Unless you’ve been living in a cave for the past year, you’ve probably caught at least some of the news about how a US Army soldier illegally downloaded thousands of classified documents about the war in Afghanistan, then passed them along to the whistle-blowing website Wikileaks. After a few weeks of drama, Wikileaks published most of these documents on their website, which set off a wave of controversy over the ethics of their actions.
Stories like this are why I read the news. I mean, you just can’t make this drama up! The story still continues to unfold even more every day, as the Army is pursuing criminal charges against the soldier responsible and the founder of Wikileaks is preparing to release even more of the classified material. My personal advice? This is very hard for a web-addict like me to say, but one of the best ways to avoid capsizing your career is to STAY AWAY FROM THE WIKILEAKS WEBSITE!
Hey, don’t get me wrong, I’m as curious as the next guy, but as much as I’d like to work my Google-Fu and get a peek at some real insight into what’s going on in Afghanistan, it’s just not a good idea! Because even though all this information has been posted onto some guy’s website for all the world to see, it’s STILL CONSIDERED CLASSIFIED INFORMATION by the military.
Let’s just say, for example, that you actually did surf on in to Wikileaks to see what all the hype was about. No big deal, right? Well honestly, I doubt that any black CIA helicopters would come sweeping down to scoop you up and fly you off to Gitmo. But if you did look at these reports, you’d have improperly accessed secure information without authorization. So before you hit them interwebs, keep in mind that there are only four simple things that can automatically disqualify you from holding a security clearance, and improperly handling classified data is one of them.
While it’s true that you might never get caught, there’s always the chance that you will. I’m no tech wizard so don’t ask me how this stuff works, but I know that it’s possible for programmers to hack into a webpage and insert code which will record the IP address of anyone who views the site. Also, doing something stupid like accessing Wikileaks from a computer owned by the military or your current employer makes you vulnerable to programs like keystroke logs, which monitor and record all of your browsing activity.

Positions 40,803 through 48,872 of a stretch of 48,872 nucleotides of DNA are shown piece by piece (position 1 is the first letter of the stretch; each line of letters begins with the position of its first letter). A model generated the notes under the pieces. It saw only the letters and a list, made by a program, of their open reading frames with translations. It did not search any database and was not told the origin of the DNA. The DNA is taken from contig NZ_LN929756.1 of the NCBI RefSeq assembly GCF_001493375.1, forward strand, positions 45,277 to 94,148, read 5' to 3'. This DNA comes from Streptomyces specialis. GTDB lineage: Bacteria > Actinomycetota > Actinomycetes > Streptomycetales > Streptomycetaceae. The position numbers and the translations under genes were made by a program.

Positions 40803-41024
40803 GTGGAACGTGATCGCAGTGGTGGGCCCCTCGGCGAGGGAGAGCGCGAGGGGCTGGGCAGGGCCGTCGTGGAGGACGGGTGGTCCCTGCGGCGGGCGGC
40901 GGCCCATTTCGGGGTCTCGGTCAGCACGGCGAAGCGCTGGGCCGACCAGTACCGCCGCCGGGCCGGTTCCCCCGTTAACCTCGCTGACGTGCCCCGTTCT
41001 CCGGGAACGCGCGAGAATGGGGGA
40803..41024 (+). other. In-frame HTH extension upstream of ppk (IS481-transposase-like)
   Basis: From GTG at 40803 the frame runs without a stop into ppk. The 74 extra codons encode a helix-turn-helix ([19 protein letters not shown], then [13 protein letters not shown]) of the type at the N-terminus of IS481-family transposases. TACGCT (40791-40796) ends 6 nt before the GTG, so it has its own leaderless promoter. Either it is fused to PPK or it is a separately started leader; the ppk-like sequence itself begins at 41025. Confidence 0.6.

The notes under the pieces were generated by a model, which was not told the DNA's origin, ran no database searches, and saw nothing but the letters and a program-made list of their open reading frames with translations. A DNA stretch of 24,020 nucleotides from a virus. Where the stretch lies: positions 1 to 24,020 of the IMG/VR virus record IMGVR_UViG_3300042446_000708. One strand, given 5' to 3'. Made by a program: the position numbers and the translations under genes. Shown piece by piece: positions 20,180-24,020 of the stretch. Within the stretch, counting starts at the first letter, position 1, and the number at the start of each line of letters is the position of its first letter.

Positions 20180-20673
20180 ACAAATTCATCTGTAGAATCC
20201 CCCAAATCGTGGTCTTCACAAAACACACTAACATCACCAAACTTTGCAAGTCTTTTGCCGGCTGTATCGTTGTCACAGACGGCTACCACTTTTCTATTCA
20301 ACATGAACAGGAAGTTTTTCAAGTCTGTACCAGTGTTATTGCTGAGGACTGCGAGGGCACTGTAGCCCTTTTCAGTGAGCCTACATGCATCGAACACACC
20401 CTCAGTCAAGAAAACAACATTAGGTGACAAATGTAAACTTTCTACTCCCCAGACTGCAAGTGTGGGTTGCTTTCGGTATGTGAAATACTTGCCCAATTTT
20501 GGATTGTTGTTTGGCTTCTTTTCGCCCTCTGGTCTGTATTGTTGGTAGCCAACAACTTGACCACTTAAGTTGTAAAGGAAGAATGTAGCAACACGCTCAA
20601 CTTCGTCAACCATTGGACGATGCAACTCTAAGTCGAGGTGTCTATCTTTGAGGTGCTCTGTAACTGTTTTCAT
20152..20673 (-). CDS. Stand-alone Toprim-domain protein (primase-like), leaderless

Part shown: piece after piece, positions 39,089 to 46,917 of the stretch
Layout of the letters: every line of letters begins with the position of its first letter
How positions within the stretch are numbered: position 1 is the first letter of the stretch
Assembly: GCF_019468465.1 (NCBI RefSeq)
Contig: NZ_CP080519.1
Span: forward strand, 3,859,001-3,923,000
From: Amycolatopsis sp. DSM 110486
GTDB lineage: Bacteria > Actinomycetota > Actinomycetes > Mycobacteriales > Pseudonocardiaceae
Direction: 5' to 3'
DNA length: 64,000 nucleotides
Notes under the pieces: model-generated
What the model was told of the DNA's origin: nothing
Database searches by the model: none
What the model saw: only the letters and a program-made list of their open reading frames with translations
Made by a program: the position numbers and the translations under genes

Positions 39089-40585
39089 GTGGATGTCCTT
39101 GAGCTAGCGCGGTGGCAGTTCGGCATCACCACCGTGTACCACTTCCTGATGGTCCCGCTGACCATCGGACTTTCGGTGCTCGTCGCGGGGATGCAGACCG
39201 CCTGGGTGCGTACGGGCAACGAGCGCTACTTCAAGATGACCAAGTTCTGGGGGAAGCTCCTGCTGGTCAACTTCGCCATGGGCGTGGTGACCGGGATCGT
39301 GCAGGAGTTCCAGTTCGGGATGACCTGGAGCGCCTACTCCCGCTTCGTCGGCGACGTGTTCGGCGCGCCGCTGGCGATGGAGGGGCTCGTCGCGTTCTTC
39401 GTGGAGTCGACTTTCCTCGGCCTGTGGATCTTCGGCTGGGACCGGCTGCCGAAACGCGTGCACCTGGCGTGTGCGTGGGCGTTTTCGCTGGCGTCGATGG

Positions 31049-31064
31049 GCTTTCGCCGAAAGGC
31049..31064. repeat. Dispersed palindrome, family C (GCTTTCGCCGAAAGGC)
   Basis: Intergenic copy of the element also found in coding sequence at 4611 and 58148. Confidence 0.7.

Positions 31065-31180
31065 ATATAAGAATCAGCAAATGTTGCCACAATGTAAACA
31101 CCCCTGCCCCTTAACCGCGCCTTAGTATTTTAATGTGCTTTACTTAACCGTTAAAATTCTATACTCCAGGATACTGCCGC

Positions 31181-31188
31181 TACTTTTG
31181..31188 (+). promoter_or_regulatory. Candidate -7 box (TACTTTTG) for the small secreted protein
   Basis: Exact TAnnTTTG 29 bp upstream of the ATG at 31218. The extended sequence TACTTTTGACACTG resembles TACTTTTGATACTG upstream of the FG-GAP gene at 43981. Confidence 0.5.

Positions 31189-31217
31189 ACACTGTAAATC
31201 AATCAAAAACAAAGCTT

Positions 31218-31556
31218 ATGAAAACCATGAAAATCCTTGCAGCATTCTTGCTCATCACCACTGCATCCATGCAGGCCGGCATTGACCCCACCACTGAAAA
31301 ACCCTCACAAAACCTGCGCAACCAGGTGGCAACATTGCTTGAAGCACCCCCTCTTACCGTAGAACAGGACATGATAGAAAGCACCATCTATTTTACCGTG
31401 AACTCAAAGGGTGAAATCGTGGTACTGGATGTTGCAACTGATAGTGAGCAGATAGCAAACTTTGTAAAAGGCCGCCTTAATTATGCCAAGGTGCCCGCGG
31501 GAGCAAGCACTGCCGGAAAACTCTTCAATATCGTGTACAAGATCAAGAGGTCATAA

Some people might get cute and ask their civilian friends to pull up the Wikileaks website on their personal computer. Well, guess what dude? These civilian friends are the people that background investigators will want to talk to when they go through an investigation for any security clearances! And even something like going to an internet café or a public library to do your surfing is a bad idea as well. If you ever get high enough up into the world of Top Secret, Secure Compartmentalized Information (TS/SCI), there’s a good chance you’ll have to pass a “Lifestyle” polygraph exam before being granted access to any data. I have no idea how many questions the examiner will ask about your previous handling of classified material, but I can guarantee that’ll be a big section of the test!
Look, I know we all love reading up on this kind of headline news, but my advice is that unless you’re a professional journalist hoping to make some headlines off of these documents, steer clear of the Wikileaks website. This is one example of how just a few minutes of curiosity can severely mess up your career. Take a minute to ask yourself what’s more important: Going online to Wikileaks to get confirmation that the war in Afghanistan has been going badly (which you probably already knew), or doing what it takes to keep that security clearance active (which will earn you much more money over the course of your career) ?